(director/writer: Orson Welles; screenwriters: from a story by Victor Trivas/Anthony Veiller/ an uncredited John Huston; cinematographer: Russell Metty; editor: Ernest Nims; music: Bronislau Kaper; cast: Orson Welles (Franz Kindler/Prof. Charles Rankin), Edward G. Robinson (Wilson), Loretta Young (Mary Longstreet), Philip Merivale (Judge Adam Longstreet), Martha Wentworth (Sara), Richard Long (Noah Longstreet), Byron Keith (Dr. Jeff Lawrence), Billy House (Mr. Potter), Konstantin Shayne (Konrad Meinike); Runtime: 95; MPAA Rating: NR; producer: Sam Spiegel; RKO; 1946)

“Comes up short as far as believability due to the lame script.”

Reviewed by Dennis Schwartz

Cinema genius Orson Welles (“Citizen Kane”) shoots his most conventional and probably his worst film (the director himself stated: “It is the worst of my films. There is nothing of me in that picture. I did it to prove I could put out a movie as well as anyone else”). It’s a psychological thriller with noir pretensions; it comes up short as far as believability due to the lame script, but still is greatly entertaining thanks to a superb cast. It’s from a story by Victor Trivas and the screenplay is by Anthony Veiller and Welles.

The gentle, pipe smoking Wilson is a dedicated American Nazi hunter working for the Allied War Crimes Commission. He talks the other members of the commission into releasing a former commandant of a concentration camp, Konrad Meinike, in the hopes he will lead them to Franz Kindler–the architect behind the theory of genocide. There’s no photo of the dangerous Nazi who vanished, and the only thing known about him is his hobby of fixing antique clocks. Wilson tails him to the small hamlet of Harper, Connecticut, but the agent is spotted by the cagey Meinike and knocked unconscious before he can determine who is the person he came to see.

After recovering from the blow and snooping around town Wilson, a few weeks later, attends a dinner with the illustrious Supreme Court Judge Longstreet’ family on the pretense he’s an antique dealer and came to attend an antique show. During the conversation Charles Rankin (Orson Welles), the local prep school history professor, a stranger to town, just returning from his honeymoon after marrying the judge’s daughter, Mary (Loretta Young), mentions “Marx wasn’t a German, he was a Jew.” This arouses Wilson’s suspicions that only a Nazi would say something like that and the agent intensifies his search around the professor.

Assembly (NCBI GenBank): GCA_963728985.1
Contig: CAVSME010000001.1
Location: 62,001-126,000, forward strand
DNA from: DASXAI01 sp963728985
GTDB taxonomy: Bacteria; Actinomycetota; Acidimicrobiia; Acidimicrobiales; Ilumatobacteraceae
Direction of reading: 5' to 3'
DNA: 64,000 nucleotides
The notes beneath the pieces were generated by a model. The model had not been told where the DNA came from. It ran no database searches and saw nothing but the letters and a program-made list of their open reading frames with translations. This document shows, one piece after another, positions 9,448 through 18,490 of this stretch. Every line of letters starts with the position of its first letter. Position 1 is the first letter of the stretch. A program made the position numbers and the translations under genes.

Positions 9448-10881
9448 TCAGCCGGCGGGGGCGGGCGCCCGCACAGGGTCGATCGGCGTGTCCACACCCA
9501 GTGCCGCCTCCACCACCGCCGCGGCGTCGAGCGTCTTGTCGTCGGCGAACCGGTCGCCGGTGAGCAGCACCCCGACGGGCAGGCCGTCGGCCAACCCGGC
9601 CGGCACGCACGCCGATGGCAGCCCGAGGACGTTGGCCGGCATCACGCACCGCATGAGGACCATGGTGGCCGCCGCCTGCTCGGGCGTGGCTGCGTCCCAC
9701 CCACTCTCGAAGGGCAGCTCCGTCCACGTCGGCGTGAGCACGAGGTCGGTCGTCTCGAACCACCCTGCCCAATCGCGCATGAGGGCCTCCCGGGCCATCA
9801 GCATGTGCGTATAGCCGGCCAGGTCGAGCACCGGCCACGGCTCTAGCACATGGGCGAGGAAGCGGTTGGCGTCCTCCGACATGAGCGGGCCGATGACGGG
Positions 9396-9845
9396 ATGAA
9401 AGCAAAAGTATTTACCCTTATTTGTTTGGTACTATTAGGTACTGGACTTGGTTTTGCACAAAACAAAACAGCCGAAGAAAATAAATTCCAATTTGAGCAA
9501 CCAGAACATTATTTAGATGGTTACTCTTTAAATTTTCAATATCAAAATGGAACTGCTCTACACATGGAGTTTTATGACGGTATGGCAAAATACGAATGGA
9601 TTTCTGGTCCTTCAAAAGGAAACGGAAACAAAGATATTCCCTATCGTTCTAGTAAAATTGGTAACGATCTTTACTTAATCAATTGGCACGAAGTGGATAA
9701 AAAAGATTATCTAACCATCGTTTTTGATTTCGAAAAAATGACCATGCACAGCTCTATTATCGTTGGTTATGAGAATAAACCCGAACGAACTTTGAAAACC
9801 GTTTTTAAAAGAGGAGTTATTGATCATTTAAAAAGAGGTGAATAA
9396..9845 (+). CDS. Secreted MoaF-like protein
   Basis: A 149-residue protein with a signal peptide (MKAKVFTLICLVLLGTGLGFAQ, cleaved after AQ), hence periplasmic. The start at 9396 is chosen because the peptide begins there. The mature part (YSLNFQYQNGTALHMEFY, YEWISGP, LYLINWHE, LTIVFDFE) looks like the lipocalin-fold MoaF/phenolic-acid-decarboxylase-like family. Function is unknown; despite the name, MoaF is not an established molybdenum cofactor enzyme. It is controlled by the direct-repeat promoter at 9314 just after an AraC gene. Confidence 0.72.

When Meinike’s strangled corpse is discovered in the nearby woods, Mary’s dog poisoned, and that Rankin forces Mary not to tell if Meinike came to his house, the agent confronts the innocent Mary about her Nazi husband and shows her the atrocities he committed on newsreel film. But she’s in denial, refusing to believe she fell in love with such a monster and runs back to her hubby. He lies, but soon the agent tightens the net around him and it becomes a matter if they get Kindler in time before he harms his wife.

I found Loretta Young’s character to be implausible, she had to be the dumbest fool on the planet to be so naive. Her character never seemed real, only as a cipher meant to convey how unsafe it can be even in her peaceful environment to let your guard down to the point where you become completely unaware of the ordinary dangers. Her stagy emotionless marriage and refusal to listen to reason after it seemed the only thing to do, made the melodramatics seem artificial and the film unconvincing.

Warning: spoiler to follow.

It was the splendid visual effects that made this clumsy film bearable. The best scene was the finale, as Welles dangles from the church clock tower he just fixed and falls to his death. Another that worked well, was the schoolboy paper chase over the wooded area where Welles was just killed minutes before his wedding. It’s interesting to note that Welles’ worst film was his biggest commercial success.